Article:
Doctor of Leadership in Global Perspectives: Crafting Ministry in an Interconnected World

A Public Voice

Written by: on April 4, 2013

How are we to engage with our witness in a secular world? How do we find our voice for Christ? It seems there are two overt present options, one is to retreat into a Christian enclave, the other is to aggressively attack both the secular culture and its voice in political venues. But for many Christian young adults, neither is an option that is attractive. They are in a world they did not create, but are looking for ways to live within it. They resist anything that seems judgmental and offensive. The social world has been “imagined” for them. Recently, I have been reading Modern Social Imaginaries by Charles Taylor. Not the easiest book to grasp. But he clarifies the ways we imagine we are to live together as social communities. Knowing our context helps to understand and guide us in the world with which we live. He gives us language to engage with secular society. Taylor unpacks three aspects of our social imaginary: the economy, the public sphere and self-governance. The social imaginary is the world in which human beings collectively live and create how they live together. It is both how we view ourselves personally in relation to the world and collectively in our perspectives on our lives together. The Western world has shifted from a religious transcendent and hierarchal social imaginary to a secular moral order based on the mutual benefit of all equal members.


The world may be daunting for young adults, but what has been unclear is the responsibility of Christian faith in it. What is to be their voice in the public arena? The present moral order has ended a certain way religion has been present in the public sphere. What is now inherent is an individualized perspective where which is formative for self-fulfillment. To have a broader understanding of our present context can bring greater clarity for Christians to engage the world. Taylor points out that we may desire to do what is right in society, but understanding the individualized context helps makes sense of what that right is to be. What is missing is the importance of mutual benefit. Taylor states that “members of society serve each others needs, help each other, in short, behave like the rational and sociable creatures they are.” (Kindle location 139). He goes on to say that the ideal modern order is to be one of mutual respect and mutual service. (loc.143) But what has happened is individualism has replaced a sense of community. The ability to shape our lives individualistically is neither beneficially personally nor for the benefit of others.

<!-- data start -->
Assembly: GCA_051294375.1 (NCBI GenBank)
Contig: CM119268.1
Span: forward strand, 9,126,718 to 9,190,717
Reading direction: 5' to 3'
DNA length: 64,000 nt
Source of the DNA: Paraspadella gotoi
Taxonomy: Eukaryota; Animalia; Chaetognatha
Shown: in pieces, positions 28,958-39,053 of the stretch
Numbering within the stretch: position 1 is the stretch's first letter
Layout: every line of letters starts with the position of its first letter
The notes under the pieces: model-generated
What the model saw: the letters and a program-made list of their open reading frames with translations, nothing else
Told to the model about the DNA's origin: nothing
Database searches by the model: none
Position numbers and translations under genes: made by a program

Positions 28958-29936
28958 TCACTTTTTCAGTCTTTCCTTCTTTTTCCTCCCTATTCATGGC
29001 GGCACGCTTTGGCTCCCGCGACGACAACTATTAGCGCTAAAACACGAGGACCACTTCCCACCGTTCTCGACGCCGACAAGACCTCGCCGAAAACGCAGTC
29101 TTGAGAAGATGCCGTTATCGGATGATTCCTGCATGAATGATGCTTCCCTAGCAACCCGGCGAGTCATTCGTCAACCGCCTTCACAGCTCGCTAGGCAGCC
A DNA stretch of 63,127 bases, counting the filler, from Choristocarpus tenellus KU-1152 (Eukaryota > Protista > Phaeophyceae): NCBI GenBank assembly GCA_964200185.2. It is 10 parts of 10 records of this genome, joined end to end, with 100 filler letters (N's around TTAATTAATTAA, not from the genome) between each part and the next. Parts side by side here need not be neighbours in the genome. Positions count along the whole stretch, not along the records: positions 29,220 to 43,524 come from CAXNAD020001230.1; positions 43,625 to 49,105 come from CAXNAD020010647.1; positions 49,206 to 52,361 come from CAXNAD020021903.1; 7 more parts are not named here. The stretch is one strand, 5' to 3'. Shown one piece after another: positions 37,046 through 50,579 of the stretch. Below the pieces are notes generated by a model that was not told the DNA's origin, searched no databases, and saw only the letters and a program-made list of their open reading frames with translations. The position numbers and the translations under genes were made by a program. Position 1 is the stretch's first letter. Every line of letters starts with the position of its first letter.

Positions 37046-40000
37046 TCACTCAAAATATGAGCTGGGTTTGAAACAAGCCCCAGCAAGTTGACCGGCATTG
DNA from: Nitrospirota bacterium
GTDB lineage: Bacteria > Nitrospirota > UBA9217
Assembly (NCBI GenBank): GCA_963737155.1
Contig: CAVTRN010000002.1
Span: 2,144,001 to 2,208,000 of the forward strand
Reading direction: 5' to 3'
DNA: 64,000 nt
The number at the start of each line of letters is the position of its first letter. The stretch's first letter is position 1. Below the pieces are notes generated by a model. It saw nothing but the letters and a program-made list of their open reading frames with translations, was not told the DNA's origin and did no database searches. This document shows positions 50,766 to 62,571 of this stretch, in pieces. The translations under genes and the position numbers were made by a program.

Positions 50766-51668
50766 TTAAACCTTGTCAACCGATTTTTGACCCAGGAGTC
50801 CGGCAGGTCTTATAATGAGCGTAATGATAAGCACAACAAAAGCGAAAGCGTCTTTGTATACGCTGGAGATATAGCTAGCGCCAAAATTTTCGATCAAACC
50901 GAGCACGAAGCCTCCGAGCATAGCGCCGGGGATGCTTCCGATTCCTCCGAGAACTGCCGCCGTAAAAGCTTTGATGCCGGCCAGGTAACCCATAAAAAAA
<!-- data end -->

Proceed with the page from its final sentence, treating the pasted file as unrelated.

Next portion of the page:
In our efforts to influence the world for Christ we have privatized faith. We too have missed the values of mutual concern and service. We may see Christian witness in a social imaginary that is disconnected from reality. The privatized faith that many young adults approach life with has been given to them by previous generations. What is increasingly troubling is the retreat from civic involvement as they make their way in the world. The manner in which Christians are to engage in society is to demonstrate why this way of life is true and can make sense in the modern secular world. We are to inhabit public spaces with the message of Jesus in our actions and conversation.


How can young adults have a compelling public voice in our culture? As Christians we permeate society with our lives: word and deed. Not just in so-called Christian activities under the guise of evangelism, but every activity in which human beings are active. The manner in which Christians are to engage is greater than political power strategies. We are to demonstrate why this way of life is true and can make sense in the modern secular world. This does not mean to diminish overt evangelism through proclamation of Christ’s redeeming work. We are to inhabit public spaces that welcome the message of Jesus. Perhaps we are to go forth as the early disciples did. Jesus told them not to take any provision for themselves as they went from town to town demonstrating and speaking about God’s kingdom. We too should take no thought for ourselves. Coercive and reactive witness is offensive by its nature. But when we proclaim the Gospel with a motive to preserve some vague morality of the past or an idealized American Christian culture where we are safe, we contravene the mission of God. We make it about ourselves. A message divided is counterproductive for the Gospel. But once we have presented the Gospel, risking all, taking no provision for ourselves and then are rejected, we move on. Why cry out to an unresponsive or unrepentant people? Look for people who are responsive. Jesus said the harvest is ripe. A gospel that works for mutual benefit in acts of service is one compelling way for young people to engage our communities. It moves past individualistic and even self focused ways to be a witness to the reconciling message of Christ.

About the Author


Leave a Reply